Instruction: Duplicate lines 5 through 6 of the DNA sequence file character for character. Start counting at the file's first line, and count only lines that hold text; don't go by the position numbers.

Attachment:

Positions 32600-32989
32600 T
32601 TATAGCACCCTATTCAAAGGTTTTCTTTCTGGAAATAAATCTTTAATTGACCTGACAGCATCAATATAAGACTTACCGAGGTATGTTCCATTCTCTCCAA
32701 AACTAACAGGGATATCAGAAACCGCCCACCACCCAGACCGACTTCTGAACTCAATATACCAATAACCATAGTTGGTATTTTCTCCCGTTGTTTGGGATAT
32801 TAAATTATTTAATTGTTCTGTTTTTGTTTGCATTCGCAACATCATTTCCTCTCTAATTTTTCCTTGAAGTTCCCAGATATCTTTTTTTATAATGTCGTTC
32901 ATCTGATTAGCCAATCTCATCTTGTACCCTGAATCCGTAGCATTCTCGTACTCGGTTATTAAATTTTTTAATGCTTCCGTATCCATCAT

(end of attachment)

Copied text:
32801 TAAATTATTTAATTGTTCTGTTTTTGTTTGCATTCGCAACATCATTTCCTCTCTAATTTTTCCTTGAAGTTCCCAGATATCTTTTTTTATAATGTCGTTC
32901 ATCTGATTAGCCAATCTCATCTTGTACCCTGAATCCGTAGCATTCTCGTACTCGGTTATTAAATTTTTTAATGCTTCCGTATCCATCAT